Accepting the limits of scientific foundations in the creation of the new, requires a new self-concept for design indeed. Broadbent (2002) proposes a "guidance system" for socio-cultural evolution, which sounds rather ambitious, even arrogant. I would suggest, to be a bit more modest. But of course we should stick to the sympathetic and presumptuous (and a bit naïve) professional claim to increase the quality of life. This means that our theory must acquire traits of an ironic theory, for only irony is able to combine modesty and arrogance.

- We know Socratic irony (I know that I do not know) as the core of the maieutic approach, which has always been an element of good planning.

- We know romantic irony, as the elegant play of genius. Applied to one's own capability this kind of irony deconstructs and confirms the own superiority at the same time.

- We know Rorty's (1989) irony concept with its permanent sceptic regarding closed and finite vocabularies.

- And we have "systemic irony", which claims to be a competence of reflective dealing with fundamental uncertainty. The latter means that it cannot be dissolved through patient reflection, but rather extends in the course of reflecting it, because every observation opens up new fields of not (yet) observed phenomena. The other side of systemic irony is not certainty, but nothing else than the unavoidable paradox of knowing. Exactly in this sense Schlegel stated (quoted from Willke 2002): "Ironie ist die Form der Paradoxie." Es ist "klares Bewußtsein ... des unendlich vollen Chaos."




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Blackmore, Susan (1999) The Meme Machine Oxford, Oxford University Press

Broadbent, John (2002) "Generations in design methodology" Common Ground, Proceedings of DRS International Conference, London 5-8 September 2002

Buchanan, Richard (2001) "Children of the Moving Present: The Ecology of Culture and the Search for Causes in Design" Design Issues 17: 1 pp67-84

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(1999) "On the Foundations of a ´Science of the Artificial´" useful and critical - the position of research in design International Conference, Helsinki, Sept. 1999

(2000) "The paradox endeavour to design a foundation for a groundless field" International conference on design education in the university, Perth, Dec. 2000

(2001-2003) and forthcoming publications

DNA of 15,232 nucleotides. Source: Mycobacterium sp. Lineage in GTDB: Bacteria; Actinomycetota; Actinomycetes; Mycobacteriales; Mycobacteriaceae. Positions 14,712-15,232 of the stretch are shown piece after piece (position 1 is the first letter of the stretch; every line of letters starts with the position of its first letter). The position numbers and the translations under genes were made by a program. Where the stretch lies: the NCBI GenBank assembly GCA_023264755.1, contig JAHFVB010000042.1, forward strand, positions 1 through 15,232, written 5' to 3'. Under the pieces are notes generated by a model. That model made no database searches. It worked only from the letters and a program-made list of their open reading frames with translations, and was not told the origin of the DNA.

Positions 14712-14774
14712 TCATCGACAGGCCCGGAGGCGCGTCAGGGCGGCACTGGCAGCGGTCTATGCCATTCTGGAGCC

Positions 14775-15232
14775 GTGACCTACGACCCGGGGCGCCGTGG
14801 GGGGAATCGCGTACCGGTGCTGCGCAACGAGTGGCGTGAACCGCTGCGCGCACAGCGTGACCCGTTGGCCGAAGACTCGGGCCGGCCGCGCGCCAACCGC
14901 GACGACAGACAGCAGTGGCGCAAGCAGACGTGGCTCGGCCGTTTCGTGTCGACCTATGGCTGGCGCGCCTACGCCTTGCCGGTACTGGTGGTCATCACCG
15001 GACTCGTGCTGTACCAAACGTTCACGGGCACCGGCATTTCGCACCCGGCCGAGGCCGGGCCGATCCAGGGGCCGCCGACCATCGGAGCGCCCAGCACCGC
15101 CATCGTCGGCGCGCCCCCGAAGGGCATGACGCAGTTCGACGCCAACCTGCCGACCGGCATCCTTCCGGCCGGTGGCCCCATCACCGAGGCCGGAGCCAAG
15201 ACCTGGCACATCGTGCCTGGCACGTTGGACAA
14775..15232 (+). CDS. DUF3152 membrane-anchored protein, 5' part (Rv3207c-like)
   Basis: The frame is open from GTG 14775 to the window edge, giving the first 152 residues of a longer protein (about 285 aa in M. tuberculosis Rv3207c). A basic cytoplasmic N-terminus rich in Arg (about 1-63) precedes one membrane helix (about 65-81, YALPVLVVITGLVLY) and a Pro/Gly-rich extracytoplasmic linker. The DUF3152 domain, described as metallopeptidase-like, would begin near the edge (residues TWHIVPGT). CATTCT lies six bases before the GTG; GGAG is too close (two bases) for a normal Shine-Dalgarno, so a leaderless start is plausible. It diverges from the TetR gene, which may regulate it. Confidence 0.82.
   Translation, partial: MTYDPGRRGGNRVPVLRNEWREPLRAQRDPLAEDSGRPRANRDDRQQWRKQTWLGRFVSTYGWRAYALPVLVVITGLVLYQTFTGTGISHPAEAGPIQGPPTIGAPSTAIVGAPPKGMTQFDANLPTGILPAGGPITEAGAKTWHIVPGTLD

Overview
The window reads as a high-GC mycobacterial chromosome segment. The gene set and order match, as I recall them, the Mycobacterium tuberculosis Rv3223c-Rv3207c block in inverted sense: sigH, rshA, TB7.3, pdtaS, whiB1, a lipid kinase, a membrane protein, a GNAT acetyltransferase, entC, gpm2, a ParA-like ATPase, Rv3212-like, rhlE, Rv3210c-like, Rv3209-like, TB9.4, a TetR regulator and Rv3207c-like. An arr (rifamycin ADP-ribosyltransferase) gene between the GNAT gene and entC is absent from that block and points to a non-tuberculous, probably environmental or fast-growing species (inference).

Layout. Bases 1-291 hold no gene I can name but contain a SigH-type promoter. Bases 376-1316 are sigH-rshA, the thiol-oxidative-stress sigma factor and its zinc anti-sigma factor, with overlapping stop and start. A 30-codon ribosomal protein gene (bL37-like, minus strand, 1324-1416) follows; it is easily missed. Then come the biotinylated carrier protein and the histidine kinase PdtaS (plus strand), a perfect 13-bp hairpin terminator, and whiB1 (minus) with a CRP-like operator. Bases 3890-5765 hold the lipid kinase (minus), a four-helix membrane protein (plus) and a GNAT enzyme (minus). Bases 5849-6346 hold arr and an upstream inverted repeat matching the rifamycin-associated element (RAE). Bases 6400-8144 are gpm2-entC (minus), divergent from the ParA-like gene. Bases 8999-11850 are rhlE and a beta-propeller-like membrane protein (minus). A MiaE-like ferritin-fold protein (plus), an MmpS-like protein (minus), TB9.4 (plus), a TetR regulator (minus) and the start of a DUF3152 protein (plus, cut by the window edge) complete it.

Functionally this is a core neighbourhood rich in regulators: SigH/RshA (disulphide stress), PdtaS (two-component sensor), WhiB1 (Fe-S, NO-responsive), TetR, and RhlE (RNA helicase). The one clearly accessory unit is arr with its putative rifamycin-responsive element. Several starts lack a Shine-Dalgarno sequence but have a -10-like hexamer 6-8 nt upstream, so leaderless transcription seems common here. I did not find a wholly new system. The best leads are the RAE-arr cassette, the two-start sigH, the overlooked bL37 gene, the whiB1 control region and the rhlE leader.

(2002) "Common Ground - a product or a process?" Common Ground, Proceedings of DRS International Conference, London 5-8 September 2000

Love, Terence (2002) "Learning from the design-science paradox: new foundations for a field of design" in Jonas, Wolfgang (ed.) the basic PARADOX

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(1984) Soziale Systeme. Grundriß einer allgemeinen Theorie Frankfurt / M., Suhrkamp

(1997) Die Gesellschaft der Gesellschaft Frankfurt / M., Suhrkamp

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Nowotny, Helga; Scott, Peter; Gibbons, Michael (2001) Re-Thinking Science. Knowledge and the Public in the Age of Uncertainty Cambridge, UK, Polity Press

Riedl, Rupert (2000) Strukturen der Komplexität. Eine Morphologie des Erkennens und Erklärens Berlin Heidelberg New York, Springer

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Willke, Helmut (2002) Dystopia. Studien zur Krisis des Wissens in der modernen Gesellschaft Frankfurt / M., Suhrkamp


Biographical note

Born 1953, study of naval architecture 1971-76 at the Technical University of Berlin, research on the computer-aided optimisation of streamlined shapes, PhD in 1983. 1984-87 consulting engineer for companies of the automobile industry and the German standardisation institute.

Since 1988 teaching (CAD, industrial design) and research (system theory and design theory) at the University of Arts Berlin and at the University of Wuppertal. 1994 lecturing qualification (Habilitation) in design theory. 1994 ­ 2001 professor for "process design" at the University of Art and Design Halle / Burg Giebichenstein. Since 10/2001 professor for "design theory" at the Universtiy of Arts Bremen.